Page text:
In 1906, Chokoloskee at the tip of Everglades City in southwest Florida had a post office, store and Indian trading post founded by C.S. “Ted” Smallwood. Now a museum open to the public, you can learn about Florida history and its interesting residents such as Totch Brown, Edgar J. Watson, Native Americans and Smallwood himself.
The town of Everglades was the building headquarters for the Tamiami Trail highway from Naples to Miami “through the swamp,” according to a historic plaque. Everglades City incorporated in 1953, and the road opened in July 1955. So, now it is easy to get to; back in the day, not so much!
The Chokoloskee post office was established in 1891 after C.G. McKinney secured a dozen signatures on a petition supporting a post office between Fort Myers and Key West, and then proved consistent mail delivery was possible in the area. To accomplish that, captains of commercial fishing boats, run boats and any passing ship were asked to circulate the mail. After a year of consistency, the post office for “Comfort, Florida” was granted, according to signage at the Smallwood Store.
Ted Smallwood was a captain of one of the sailing mail vessels in the late 1890s. Smallwood married Mamie Ulala House in 1897 and the coupled had six children. Smallwood became the postmaster on Chokoloskee Island. He ran the post office and store from his home. In 1917, after building the store at its present site, the post office moved into the waterfront location. In 1973, the post office moved out of the store to elsewhere on the island.
Smallwood built the store at ground level and dredged a channel from the deep water to a dock so boats could access his business. In 1924, a hurricane knocked the building off its foundation. With his oldest son Robert, a Seminole named Abraham Lincoln and the use of a railroad jack and pilings, Smallwood raised the store about six feet. Subsequent storms have reached the floor level but never caused extensive damage.
Smallwood read extensively, played the violin, and spoke three languages: English, his native tongue, and Seminole and Miccosukee because these were the languages of the populations he was most likely to encounter. Museum signage tells us despite his third grade education, he was a successful entrepreneur, in part due to his photographic memory.
Smallwood liked to swap tales with the Indians, appreciating their traditions and wanting to be more than just a business owner and trading partner in the area. The Seminoles would pole dugout canoes 30 to 40 miles to trade and because of the effort involved would stay a week or so camping on the beach near his trading post. He would sit around the campfires with them, and stay in a bedroom at his store as needed. The bedroom was convenient as well when supply ships ran late. It was also convenient when his kids needed a nap!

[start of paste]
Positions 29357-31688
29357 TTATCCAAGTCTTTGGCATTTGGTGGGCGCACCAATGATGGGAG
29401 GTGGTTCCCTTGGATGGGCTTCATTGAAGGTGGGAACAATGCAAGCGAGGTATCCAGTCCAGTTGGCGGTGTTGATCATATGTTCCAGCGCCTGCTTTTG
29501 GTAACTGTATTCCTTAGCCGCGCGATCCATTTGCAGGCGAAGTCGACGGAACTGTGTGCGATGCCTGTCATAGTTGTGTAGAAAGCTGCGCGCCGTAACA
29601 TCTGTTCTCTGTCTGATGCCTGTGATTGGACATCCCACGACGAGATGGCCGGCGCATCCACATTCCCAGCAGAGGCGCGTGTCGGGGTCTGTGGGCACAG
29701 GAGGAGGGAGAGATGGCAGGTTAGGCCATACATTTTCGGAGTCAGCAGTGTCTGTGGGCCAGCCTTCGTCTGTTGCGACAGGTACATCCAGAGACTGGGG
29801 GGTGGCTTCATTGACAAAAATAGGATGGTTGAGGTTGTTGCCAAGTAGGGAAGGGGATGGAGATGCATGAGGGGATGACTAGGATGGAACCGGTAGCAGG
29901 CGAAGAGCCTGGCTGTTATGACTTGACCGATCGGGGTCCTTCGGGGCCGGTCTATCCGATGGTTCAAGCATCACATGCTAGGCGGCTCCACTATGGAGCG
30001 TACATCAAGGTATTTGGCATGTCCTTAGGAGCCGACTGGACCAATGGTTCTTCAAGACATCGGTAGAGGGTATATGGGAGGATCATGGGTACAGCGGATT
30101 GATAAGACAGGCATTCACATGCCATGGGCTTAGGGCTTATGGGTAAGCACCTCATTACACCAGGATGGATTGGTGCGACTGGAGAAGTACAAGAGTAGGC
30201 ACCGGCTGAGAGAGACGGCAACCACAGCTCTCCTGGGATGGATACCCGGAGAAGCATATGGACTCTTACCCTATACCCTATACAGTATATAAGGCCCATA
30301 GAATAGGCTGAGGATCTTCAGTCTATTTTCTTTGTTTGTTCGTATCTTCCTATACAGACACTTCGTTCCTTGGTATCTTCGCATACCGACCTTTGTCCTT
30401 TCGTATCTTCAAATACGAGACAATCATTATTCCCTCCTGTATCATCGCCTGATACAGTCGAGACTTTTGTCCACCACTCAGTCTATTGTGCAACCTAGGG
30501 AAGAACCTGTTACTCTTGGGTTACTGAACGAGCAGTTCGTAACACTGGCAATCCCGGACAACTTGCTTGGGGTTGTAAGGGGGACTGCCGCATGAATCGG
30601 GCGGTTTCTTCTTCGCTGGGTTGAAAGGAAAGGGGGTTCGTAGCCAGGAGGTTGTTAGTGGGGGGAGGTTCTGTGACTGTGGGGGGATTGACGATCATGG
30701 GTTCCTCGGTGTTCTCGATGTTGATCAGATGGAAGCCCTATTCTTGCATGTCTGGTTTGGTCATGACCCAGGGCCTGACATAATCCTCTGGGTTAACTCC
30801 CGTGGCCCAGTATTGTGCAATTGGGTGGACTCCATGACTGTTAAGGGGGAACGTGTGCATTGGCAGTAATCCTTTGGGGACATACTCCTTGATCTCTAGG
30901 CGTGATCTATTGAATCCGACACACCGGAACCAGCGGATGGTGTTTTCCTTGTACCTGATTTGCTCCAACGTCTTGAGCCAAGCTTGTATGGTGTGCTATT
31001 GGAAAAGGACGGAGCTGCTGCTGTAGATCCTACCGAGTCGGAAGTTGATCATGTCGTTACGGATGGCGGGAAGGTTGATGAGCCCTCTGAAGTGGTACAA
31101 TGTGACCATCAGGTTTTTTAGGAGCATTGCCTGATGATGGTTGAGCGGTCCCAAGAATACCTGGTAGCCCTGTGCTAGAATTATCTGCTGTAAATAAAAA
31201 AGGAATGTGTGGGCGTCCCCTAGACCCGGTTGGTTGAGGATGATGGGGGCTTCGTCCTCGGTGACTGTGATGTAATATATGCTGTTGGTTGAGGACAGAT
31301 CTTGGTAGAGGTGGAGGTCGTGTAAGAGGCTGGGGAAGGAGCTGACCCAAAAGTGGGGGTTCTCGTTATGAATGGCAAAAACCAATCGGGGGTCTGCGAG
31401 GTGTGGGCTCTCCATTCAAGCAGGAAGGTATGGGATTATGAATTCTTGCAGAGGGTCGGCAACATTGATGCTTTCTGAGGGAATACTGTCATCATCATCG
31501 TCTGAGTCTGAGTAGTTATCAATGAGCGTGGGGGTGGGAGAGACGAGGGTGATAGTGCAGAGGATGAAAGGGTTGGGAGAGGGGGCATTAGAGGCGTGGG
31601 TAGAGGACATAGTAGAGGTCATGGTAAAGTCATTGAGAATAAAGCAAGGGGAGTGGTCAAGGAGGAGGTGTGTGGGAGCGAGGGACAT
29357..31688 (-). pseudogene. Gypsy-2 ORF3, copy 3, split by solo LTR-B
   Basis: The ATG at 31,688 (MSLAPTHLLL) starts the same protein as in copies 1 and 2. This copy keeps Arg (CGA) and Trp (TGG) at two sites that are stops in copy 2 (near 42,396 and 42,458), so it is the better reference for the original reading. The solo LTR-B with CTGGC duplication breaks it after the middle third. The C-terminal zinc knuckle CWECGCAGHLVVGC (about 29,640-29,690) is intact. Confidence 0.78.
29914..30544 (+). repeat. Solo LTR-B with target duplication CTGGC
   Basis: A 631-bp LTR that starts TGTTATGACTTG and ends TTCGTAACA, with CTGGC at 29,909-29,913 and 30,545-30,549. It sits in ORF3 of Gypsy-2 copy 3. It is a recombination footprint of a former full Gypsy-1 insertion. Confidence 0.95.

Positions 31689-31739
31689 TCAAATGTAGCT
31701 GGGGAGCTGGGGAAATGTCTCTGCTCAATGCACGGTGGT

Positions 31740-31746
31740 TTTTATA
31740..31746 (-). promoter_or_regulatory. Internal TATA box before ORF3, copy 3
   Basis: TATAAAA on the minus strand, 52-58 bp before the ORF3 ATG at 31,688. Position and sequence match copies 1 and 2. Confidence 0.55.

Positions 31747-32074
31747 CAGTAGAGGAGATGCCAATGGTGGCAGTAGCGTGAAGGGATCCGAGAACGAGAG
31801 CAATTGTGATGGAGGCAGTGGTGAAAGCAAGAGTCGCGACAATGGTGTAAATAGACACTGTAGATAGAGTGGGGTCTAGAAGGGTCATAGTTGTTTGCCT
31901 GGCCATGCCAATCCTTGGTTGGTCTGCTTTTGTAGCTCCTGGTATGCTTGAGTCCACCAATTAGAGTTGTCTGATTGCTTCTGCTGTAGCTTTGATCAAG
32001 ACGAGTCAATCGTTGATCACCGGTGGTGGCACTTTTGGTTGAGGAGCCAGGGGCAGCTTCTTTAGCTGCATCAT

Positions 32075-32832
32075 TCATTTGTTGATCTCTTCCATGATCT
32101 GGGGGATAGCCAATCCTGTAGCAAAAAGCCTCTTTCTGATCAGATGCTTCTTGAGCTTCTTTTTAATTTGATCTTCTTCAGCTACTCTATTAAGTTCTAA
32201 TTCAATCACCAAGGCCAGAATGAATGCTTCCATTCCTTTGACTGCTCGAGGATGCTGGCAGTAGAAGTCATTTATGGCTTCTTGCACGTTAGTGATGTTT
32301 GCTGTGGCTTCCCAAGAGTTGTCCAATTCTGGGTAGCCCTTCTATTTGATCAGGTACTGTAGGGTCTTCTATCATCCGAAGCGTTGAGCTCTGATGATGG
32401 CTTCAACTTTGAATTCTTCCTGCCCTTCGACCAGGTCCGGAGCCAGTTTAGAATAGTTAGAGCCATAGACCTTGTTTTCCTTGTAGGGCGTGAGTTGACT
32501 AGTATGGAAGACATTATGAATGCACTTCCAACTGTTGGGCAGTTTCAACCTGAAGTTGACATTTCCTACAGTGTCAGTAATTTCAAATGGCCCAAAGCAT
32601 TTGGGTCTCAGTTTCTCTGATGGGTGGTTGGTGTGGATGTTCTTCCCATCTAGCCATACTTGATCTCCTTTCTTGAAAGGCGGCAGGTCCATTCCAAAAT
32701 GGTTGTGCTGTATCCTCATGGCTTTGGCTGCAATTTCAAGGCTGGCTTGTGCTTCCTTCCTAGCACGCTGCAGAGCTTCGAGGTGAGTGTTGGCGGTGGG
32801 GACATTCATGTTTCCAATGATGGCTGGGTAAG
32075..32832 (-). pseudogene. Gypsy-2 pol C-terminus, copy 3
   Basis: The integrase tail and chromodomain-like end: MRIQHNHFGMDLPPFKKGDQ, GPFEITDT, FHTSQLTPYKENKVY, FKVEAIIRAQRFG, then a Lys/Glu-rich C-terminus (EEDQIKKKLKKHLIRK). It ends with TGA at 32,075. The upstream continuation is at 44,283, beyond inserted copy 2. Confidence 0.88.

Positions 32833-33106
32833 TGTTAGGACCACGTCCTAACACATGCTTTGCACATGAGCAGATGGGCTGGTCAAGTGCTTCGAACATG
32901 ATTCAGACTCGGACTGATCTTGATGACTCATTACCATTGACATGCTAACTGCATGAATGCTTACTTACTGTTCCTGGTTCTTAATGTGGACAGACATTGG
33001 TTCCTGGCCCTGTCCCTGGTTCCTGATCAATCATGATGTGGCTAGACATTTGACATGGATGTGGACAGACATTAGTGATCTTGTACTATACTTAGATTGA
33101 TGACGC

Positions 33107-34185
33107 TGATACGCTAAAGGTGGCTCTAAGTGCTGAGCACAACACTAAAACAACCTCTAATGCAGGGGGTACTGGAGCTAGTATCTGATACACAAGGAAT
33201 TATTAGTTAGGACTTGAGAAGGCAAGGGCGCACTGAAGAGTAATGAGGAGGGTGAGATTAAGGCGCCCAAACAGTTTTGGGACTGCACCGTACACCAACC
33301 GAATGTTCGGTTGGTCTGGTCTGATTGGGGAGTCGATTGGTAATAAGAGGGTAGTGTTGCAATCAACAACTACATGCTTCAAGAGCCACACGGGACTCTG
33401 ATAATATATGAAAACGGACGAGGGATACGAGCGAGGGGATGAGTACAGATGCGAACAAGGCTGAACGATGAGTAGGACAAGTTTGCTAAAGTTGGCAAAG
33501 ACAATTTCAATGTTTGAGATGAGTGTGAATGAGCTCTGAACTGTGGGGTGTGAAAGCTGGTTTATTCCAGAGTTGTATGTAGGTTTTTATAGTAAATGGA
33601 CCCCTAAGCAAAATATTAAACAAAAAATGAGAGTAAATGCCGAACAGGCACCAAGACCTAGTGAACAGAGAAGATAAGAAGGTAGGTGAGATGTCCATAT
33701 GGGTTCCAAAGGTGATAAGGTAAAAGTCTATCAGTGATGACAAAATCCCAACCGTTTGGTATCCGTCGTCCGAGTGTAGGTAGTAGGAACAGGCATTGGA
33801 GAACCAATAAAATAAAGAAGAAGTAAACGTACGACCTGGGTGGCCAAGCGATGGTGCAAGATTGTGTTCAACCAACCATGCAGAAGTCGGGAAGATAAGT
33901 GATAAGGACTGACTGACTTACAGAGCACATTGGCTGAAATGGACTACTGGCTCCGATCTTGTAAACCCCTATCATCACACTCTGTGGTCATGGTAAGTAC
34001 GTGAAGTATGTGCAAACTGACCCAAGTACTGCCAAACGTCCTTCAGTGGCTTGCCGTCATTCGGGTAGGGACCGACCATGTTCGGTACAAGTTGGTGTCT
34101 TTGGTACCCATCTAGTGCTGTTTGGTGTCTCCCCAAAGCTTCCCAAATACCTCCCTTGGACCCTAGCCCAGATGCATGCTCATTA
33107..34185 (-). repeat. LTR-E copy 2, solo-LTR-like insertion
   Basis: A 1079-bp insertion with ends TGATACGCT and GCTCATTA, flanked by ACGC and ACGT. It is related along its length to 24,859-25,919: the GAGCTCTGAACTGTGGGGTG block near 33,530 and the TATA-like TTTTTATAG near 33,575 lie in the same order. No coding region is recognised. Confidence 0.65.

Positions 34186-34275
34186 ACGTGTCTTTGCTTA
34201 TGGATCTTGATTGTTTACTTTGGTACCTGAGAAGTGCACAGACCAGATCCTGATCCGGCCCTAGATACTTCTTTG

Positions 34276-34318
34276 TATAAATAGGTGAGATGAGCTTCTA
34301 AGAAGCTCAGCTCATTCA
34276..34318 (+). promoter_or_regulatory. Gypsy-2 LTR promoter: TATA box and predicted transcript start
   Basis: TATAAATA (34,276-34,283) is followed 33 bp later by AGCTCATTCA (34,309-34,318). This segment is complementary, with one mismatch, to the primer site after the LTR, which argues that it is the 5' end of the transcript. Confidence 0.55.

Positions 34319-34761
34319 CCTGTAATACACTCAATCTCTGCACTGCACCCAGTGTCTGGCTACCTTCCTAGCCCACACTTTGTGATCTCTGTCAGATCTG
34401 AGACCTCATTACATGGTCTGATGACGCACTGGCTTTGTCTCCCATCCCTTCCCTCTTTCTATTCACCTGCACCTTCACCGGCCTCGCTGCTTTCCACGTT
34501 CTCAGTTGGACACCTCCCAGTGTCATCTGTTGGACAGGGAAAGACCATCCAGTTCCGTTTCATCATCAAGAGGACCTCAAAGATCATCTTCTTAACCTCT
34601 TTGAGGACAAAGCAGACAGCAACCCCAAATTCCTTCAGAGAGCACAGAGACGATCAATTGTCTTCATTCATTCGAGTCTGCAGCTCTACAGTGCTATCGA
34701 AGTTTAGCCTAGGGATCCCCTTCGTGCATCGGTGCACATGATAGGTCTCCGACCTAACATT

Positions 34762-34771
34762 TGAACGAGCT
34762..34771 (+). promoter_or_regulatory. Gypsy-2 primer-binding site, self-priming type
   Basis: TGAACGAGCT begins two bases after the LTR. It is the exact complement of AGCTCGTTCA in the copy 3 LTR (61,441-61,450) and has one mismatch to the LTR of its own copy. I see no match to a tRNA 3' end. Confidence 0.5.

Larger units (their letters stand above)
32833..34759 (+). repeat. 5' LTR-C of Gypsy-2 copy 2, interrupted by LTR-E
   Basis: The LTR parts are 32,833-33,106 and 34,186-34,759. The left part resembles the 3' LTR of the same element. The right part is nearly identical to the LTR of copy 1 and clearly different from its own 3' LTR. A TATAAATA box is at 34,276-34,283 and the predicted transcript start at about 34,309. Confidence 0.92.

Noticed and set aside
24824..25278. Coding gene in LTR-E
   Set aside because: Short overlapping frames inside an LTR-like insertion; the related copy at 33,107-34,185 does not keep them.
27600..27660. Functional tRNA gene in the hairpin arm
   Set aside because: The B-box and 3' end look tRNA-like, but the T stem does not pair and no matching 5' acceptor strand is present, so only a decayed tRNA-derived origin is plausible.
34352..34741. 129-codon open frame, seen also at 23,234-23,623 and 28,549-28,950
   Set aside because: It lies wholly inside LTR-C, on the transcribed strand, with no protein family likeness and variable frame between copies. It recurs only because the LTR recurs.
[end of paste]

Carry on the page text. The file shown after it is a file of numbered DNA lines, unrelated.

Smallwood retired as postmaster in 1941, and died a decade later. His two unmarried daughters, Nancy and Thelma, continued to operate the business. The store and museum remain in the family’s ownership. It is now operated by his granddaughter, Lynn McMillin.
The store was placed on the National Register of Historic Places in 1974, and restoration and opening as a museum took place in 1990. The museum does not have all kinds of fancy touch-screen displays but it does have a couple of videos that enable one to sit a spell and enjoy the history of the area. Mostly, it’s a place to wander and wonder about the objects used in yesteryear, before the railroad, and the highways, and the land clearing and the Everglades draining, all in the name of convenience and development. According to a museum plaque, the Seminole Indians did not like paper money, so other than food trading, they came to shop with 8-pound lard buckets of silver coins. Smallwood’s daughters re-lined his pockets with canvas because the silver coins weighed so much!
Historic soaps, medicines and potions are displayed.
Entry to the museum is $5 for adults. Florida books are for sale as well as other items. To learn more, visit www.smallwoodstore.com.